But I listened to Cameron today and cringed. In his speech, all the ‘Daily Mail’ phrases were there – the one parent families, the breakdown of family values, this Human Rights ‘nonsense’, red tape, ‘Health and Safety gone mad’ even a flirt with National Service but just a teaser you understand.

    Yes, there’s nothing like a riot for authoritarianism to raise its ugly head and Cameron showed all the signs of someone who would relish the opportunity of justifying a further lurch to the Right. This, the guy who thinks it is OK to smash things up as a youth as long as you can throw money at buying yourself out of from any consequence. The same guy who thinks second chances are OK is you are one Andy Coulson but wants the fist of justice to smash others should they transgress in some way.

    And where are the LibDems on this? On holiday it seems.

    Please don’t tell me are going to get yet another U-turn. Are we soon to see Danny Alexander calling for National Service, for more welfare cuts, enforced destitution and homelessness as THE solution?

    Milliband is surely right. This is a very complex issue and we need a proper considered Public Inquiry. If is was OK for the LibDems to form a coalition with the Tories a year ago for the so-called ‘National Good’ it shouldn’t be too much to step back from the Coalition and ask which is the better approach. Tories – Let ‘em have it or Labour’s – Let’s pause and think about all of this.

    Of course any inquiry should consider ALL issues – there should be no ‘No-go’ areas that would shackle the effectiveness of any thought through set of policies not least our hopeless and failing approach to drugs control.

    Pause for thought isn’t code for ‘being soft’ or ‘doing nothing’. But bashing the young when only 1 in 5 of rioters were under 18; highlighting the poor or single-parent families when very many poor and single-parents do a fantastic job, are honest, moral and have values we would wish for all is a simplistic, headline grabbing drivel. This from a politician who has no experience or grasp of reality at the sharp end – come on LibDems…. Step forward.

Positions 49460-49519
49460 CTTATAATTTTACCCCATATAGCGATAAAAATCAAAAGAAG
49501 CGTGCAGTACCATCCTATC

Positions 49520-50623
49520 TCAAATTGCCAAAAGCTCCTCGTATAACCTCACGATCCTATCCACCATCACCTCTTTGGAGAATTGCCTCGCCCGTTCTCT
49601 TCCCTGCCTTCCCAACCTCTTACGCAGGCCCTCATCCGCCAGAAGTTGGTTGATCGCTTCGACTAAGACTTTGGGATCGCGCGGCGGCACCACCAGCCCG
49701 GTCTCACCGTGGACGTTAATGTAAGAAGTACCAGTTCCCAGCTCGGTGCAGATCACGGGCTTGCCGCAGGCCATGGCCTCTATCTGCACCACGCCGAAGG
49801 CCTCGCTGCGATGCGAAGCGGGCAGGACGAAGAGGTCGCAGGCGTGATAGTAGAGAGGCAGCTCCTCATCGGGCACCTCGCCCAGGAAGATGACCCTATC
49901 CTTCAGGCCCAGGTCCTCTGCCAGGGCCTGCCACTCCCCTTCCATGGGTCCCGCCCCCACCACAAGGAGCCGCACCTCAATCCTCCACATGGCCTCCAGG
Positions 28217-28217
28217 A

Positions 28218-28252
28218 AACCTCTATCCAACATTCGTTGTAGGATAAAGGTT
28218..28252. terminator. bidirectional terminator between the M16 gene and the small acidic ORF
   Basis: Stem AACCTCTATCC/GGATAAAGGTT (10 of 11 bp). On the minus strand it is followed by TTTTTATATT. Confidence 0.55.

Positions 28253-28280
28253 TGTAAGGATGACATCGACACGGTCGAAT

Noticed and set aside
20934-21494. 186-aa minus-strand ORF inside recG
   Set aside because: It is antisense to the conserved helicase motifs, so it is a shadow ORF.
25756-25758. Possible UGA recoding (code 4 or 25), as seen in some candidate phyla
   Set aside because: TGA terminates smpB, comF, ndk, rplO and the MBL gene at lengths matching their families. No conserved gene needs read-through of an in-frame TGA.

• All I know is that we should congratulate our expenses fiddling MPs, bent coppers, and hacking press for standing firm on the moral decline of young people.
    Makes me proud it does! Gawd bless ’em all !!

  • “No longer is it common to see families with ten people living in single a damp, squalid basement room with no windows, little furniture, an outside toilet shared between 30 or 40 households and so little money that clothes have to be pawned at the beginning of each week just to get the funds to put food on the table.

    Plenty of people lived that way little more than a century ago in all our major cities.”

    But not because the country is any more egalitarian than it was then. It is just that the country as a whole is richer. It is not obvious that if the country’s politicians had spent the intervening century twiddling their thumbs, the poor would be any poorer than they are now.

  • @Simon Shaw
    “Which “expenses fiddling MPs” are you referring to?

    Who are the “bent coppers” who have been making moral pronouncements?”

    Have you been out of the country for the last few years?

  • @Simon Shaw
    “Does it make me politically incorrect to say that I rather agree with him?”

    If it does I feel you would be in the majority of the Country at this point. Raising children with a strong moral and ethical compass is not a Tory only viewpoint. Surely a functioning liberal democracy requires us to teach our children to understand and cherish their freedoms and respect those of others.

    I worry though that this will end in another Tory pledge to support marriage through taxes and forget that unmarried couples and single parents can provide the same type of strong family and impart on their children the same base values as a traditional married couple.

  • I posted on another thread, but also valid here, that Julian Huppert was on Radio 5 talking lots of sense and putting some clear water between the Lib Dem and Tory / Labour viewpoints. Let’s have more of this….

  • Liberal Neil 15th Aug '11 - 9:13pm

    I think it is fair to point out that descriptions such as outright greed’, ‘unjustified sense of entitlement’ and ‘living the life of riley funded by law-abiding taxpayers’ can be applied equally well to many MPs and other members of the elite as to many of those involved in last week’s looting.

    So whilst there is not a direct equivalence, it is true to say that many MPs, police officers and journalists are on weak ground when criticising the looters.

    On Iain’s overall point I think he is right. In general terms we are wealthier and healthier than any previous generation and if more of us appreciated that a bit more often, rather than chasing the trendiest trainers or funding second homes five miles form our first home, the country would be better for it.

  • @Simon Shaw
    “Glenn was referring to what has happened in the 10 days, not what happened in “the last few years”.

    Do I assume you have no idea who he was referring to?”